Once again, it looks like a job for PolitiFact.
A good summary can make or break one of these
SUMMARY: In recounting a World War II story about his uncle, Obama named the wrong concentration camp, but we found other details were correct. His uncle saw the horrors of the Holocaust.Other details, eh? Here is how PolitiFact remembers Obama's speech:
“I had an uncle who was . . . part of the first American troops to go into Auschwitz and liberate the concentration camps,” Obama said in the speech on May 26, 2008. “And the story in our family was that when he came home, he just went up into the attic and he didn’t leave the house for six months. Right? Now obviously something had really affected him deeply. But at that time there just weren’t the kinds of facilities to help somebody work through that kind of pain.”I added bold emphasis to mark the relevant portion. There isn't really much detail, there. We do have the following:
- he had an "uncle"
- the "uncle" was with the American troops who went into Auschwitz
- the "uncle" was with the American troops who liberated the concentration camps.
2) As PolitiFact notes, it was Soviet troops who liberated (using the term advisedly) Auschwitz so that portion of Obama's speech is just as false as could be, perhaps even qualifying for the dreaded "Pants-on-Fire" cheesy graphic.
3) Obama's great uncle was plausibly part of the liberation of a work camp known as Ohdruf, part of the Buchenwald concentration camp.
The PolitiFact ruling? Mostly true!
Is it not obvious that the Auschwitz claim is Obama's key claim in his statement? Everybody knows about Auschwitz. Say "Ohdruf" or even "Buchenwald" and you get a "Huh?" from the average person.
But one more thing. Review the PolitiFact summary again. Obama's (great) "uncle saw the horrors of the Holocaust." Is that so? Even if it's plausible that this great uncle was part of the company that liberated Ohrdruf, how can it be so easily said that he "saw the horrors of the Holocaust"? PolitiFact offers some evidence that Ohrdruf manifested the horrors of the Holocaust (striped outfits along with the smell of feces and urine, anyway). But Obama's own description of the incident is built on an inference. The great uncle spent considerable time in the attic when he got home, therefore he must have seen something horrible.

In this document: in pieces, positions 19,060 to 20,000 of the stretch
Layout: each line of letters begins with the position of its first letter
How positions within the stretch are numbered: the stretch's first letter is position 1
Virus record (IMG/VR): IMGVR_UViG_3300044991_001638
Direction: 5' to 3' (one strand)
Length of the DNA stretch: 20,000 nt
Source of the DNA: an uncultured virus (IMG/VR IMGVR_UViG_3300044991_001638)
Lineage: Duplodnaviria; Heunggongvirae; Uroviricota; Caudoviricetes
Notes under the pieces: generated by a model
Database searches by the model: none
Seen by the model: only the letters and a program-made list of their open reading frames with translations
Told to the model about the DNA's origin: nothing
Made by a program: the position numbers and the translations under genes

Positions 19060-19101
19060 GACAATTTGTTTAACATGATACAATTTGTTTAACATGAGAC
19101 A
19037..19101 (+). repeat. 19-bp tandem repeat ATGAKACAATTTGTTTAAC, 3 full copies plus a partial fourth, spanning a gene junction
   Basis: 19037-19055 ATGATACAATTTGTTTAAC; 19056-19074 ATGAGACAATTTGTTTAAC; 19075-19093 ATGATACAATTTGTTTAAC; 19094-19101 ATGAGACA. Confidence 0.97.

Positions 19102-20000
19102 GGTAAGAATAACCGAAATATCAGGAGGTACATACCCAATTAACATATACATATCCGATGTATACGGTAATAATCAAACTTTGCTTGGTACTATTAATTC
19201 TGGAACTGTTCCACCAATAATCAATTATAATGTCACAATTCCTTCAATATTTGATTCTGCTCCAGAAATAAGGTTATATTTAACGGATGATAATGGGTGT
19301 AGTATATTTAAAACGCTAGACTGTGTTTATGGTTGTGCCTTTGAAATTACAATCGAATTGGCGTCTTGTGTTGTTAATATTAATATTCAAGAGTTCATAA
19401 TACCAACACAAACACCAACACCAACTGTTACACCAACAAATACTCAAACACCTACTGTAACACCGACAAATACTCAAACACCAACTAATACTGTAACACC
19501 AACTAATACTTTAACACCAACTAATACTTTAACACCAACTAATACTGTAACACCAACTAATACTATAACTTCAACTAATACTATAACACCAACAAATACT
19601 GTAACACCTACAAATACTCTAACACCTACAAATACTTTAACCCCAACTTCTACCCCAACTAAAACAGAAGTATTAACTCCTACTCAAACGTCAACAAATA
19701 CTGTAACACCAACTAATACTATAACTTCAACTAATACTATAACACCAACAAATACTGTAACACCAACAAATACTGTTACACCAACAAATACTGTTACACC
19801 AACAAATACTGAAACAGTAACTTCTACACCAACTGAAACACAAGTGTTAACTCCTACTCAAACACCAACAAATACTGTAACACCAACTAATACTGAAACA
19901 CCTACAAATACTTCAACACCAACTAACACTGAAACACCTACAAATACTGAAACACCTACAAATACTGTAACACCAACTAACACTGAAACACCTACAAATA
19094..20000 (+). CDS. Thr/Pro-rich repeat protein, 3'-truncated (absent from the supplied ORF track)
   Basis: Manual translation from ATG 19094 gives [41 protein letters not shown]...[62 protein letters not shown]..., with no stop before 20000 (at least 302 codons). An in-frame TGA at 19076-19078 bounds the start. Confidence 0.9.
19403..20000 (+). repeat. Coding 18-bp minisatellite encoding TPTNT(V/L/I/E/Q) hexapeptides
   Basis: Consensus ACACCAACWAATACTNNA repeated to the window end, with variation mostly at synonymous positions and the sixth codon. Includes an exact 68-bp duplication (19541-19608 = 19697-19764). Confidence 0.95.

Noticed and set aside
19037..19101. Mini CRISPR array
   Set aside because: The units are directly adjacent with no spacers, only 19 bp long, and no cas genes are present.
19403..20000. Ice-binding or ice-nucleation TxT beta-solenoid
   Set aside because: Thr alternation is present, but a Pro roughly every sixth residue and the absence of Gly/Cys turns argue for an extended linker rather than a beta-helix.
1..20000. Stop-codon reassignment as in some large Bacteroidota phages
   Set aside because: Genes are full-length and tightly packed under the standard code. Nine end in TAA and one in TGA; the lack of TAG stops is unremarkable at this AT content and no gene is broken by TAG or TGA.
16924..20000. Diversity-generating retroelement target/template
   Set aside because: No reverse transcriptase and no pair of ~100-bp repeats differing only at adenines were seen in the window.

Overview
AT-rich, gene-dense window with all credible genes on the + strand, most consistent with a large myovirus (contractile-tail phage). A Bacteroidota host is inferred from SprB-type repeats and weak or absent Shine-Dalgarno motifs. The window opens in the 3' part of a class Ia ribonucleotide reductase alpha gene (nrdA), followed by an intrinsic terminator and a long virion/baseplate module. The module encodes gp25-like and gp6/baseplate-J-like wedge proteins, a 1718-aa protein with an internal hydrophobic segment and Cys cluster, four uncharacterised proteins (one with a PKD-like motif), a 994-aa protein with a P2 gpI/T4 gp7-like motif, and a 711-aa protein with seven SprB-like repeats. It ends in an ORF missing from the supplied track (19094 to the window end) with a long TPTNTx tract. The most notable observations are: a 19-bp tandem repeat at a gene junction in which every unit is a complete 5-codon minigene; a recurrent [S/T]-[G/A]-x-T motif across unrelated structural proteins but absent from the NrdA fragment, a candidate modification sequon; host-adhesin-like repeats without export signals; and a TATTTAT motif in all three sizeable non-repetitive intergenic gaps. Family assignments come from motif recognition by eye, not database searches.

Couldn't simply serving in Patton's army account for that?
The Obama gaffe (and it is that) cannot be better than half true even through the absorption of true incidental details such as the existence of a (great) uncle who helped liberate a work camp other than Auschwitz. And it is simply amazing that PolitiFact would assure readers on such thin evidence that "(Obama's) uncle saw the horrors of the Holocaust."
I agree with TalkLeft's "Jeralyn" that one would hope that an intellectual president would be aware of the location of Auschitz (Poland) as part of his awareness of international history. That is the key aspect of the Obama gaffe, and it is that aspect that is downplayed by the PolitiFact kid gloves treatment of justifying the incidental details of the story to find it "mostly true."
This PolitiFact entry was by Robert Farley and researched by Angie Drobnic Holan.
Additional information regarding Ohrdruf may be found here.